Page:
History of Lapta

     West of Girne (Kyrenia), is an attractive small town that is one of the most popular locations in Northern Cyprus. Every corner of Lapta is covered in lemon and orange groves, and other types of fruit orchards. The city (designated a city in ancient times) of Lapta is very fortunate because it has its own source of water. It lies at the base of the mountains and many stories have been put forward as to the origins of Lapta. They are all based on historical facts. According to rumours, the first residents of Lapta were migrants who arrived in 1300BC. Another story concerning its origins is that it was established as a Phoenician colony in 800BC.
     Lapta began to become an important and wealthy city, around 800 BC, when the Phoenicians who dominated trade in the Eastern Mediterranean, became its leaders. Lapta reached its height of importance during the Roman and Byzantine rule. At this time, and because of the amount of wealth it had amassed, the city was renamed ‘Lambousa’ which means brilliant. Towards the end of the Roman era and during the early Christian and Byzantine periods, the city of Lambousa shifted its location to the coastline where it became a settlement renowned for its wealth. A number of buildings for general public use, such as gymnasiums and theatres were built in the city. Lambousa remained an important city until the start of Arab incursions of 700 AD.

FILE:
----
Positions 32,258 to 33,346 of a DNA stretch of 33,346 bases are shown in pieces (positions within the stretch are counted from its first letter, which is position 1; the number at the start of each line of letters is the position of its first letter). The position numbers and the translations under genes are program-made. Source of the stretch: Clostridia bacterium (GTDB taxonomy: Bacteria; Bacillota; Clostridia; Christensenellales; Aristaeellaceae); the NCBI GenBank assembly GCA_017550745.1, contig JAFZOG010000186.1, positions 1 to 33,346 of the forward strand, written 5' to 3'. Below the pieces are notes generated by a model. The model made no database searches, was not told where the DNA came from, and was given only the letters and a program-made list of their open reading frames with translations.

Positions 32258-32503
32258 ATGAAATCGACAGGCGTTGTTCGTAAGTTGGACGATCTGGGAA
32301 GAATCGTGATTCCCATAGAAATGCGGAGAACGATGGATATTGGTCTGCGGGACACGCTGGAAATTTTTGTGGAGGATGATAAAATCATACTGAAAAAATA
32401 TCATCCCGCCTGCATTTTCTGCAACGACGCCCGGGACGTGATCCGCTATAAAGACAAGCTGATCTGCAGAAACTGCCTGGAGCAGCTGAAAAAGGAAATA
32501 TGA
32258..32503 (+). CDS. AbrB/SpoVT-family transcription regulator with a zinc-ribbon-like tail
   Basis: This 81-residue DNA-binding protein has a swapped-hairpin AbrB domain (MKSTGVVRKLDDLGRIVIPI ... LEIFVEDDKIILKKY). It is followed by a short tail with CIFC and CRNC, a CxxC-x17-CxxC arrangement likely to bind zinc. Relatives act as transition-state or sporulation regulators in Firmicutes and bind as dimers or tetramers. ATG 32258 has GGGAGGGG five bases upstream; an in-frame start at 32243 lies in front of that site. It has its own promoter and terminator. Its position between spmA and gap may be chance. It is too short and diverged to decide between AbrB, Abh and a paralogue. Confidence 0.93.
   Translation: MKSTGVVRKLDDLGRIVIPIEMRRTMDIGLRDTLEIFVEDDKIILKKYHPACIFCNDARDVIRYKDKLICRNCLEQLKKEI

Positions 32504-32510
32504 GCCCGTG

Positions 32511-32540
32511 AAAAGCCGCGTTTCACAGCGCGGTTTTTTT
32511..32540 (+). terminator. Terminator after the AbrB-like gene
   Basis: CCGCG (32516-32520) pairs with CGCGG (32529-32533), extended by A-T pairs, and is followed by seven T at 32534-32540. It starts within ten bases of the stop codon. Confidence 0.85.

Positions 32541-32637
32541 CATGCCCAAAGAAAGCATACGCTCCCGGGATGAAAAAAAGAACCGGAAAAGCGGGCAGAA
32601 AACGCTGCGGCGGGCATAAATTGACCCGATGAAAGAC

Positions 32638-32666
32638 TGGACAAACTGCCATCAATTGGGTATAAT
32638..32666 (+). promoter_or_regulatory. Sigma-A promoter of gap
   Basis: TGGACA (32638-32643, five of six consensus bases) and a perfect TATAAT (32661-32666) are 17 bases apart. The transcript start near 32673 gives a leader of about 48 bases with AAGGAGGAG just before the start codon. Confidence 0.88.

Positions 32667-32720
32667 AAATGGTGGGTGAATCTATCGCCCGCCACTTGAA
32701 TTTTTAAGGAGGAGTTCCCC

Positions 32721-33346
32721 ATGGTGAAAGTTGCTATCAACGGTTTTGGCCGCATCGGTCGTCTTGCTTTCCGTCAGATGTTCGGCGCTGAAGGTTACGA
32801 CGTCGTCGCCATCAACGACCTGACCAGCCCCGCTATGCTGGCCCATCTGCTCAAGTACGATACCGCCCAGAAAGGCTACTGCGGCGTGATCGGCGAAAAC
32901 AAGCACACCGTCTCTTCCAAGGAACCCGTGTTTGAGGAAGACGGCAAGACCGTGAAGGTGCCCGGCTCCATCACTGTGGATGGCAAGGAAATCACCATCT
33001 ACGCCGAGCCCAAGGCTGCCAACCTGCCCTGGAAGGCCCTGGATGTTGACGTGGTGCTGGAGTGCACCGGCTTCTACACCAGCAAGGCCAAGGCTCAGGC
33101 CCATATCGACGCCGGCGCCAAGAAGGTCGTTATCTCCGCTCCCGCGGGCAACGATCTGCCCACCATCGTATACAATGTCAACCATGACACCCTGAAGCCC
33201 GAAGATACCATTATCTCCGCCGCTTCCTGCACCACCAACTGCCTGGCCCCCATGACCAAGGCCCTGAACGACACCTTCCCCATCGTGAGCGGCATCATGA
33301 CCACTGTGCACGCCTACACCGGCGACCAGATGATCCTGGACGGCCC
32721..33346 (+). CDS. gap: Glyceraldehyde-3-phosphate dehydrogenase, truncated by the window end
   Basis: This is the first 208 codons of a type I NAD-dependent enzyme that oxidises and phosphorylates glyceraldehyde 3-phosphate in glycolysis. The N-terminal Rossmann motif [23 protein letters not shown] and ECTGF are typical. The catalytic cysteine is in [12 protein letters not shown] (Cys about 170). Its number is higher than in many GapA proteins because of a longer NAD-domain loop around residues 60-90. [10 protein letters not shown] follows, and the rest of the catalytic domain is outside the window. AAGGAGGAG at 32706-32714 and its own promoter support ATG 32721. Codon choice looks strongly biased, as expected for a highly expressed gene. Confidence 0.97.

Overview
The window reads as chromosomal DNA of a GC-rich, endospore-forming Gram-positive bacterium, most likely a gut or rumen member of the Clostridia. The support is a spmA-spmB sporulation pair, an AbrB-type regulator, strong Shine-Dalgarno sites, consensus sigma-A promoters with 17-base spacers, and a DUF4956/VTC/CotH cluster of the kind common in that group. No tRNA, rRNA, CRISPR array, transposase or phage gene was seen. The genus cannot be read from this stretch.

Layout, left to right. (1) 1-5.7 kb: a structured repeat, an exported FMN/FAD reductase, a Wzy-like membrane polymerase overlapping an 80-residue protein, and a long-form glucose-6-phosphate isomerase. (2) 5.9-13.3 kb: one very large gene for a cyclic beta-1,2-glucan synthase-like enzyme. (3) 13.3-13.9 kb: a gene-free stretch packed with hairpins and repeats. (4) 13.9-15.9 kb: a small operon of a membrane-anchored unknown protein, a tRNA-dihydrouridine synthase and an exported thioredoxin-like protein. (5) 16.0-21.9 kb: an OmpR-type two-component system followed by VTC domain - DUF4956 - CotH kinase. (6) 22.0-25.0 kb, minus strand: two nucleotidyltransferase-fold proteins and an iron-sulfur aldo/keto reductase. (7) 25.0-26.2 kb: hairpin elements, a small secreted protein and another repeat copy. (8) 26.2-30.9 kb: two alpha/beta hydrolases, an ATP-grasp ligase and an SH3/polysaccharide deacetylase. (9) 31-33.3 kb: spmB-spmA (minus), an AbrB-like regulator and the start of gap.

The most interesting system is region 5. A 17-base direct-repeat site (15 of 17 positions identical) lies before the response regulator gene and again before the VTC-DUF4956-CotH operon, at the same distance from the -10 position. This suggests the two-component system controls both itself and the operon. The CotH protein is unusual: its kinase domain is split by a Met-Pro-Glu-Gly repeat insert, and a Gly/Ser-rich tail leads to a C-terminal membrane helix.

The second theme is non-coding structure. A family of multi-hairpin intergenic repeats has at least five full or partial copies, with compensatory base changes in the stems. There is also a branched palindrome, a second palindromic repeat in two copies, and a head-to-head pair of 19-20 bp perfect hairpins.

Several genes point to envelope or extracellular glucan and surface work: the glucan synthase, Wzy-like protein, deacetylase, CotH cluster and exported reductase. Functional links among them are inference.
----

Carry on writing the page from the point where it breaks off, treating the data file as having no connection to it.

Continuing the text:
Due to Lapta’s (which is the current name for the city) reputation as a city of immense wealth, the Arabs, who began their attacks in 654 AD, besieged Lambousa. They demanded that members of the community surrender with all their belongings and jewels, and in return they promised to let them leave the city free of harm and to settle in any other part of Cyprus. Archaeological excavations early in the last century suggest that most of the people in Lambousa had preferred to bury their valuable belongings and jewels, or hide them inside the walls or ceilings of their homes rather than surrender them to the Arabs. During the Lusignan era and up until the Ottoman period, the people of Lambousa who had abandoned the city established Lapta. In the 1800’s the people who originated from Lambousa and who lived in Lapta established Karava (Kyrenia in English but now locally known as Girne). The remnants of Lambousa functioned as a source of stone for the two new cities and thus today there is little left of the ancient city.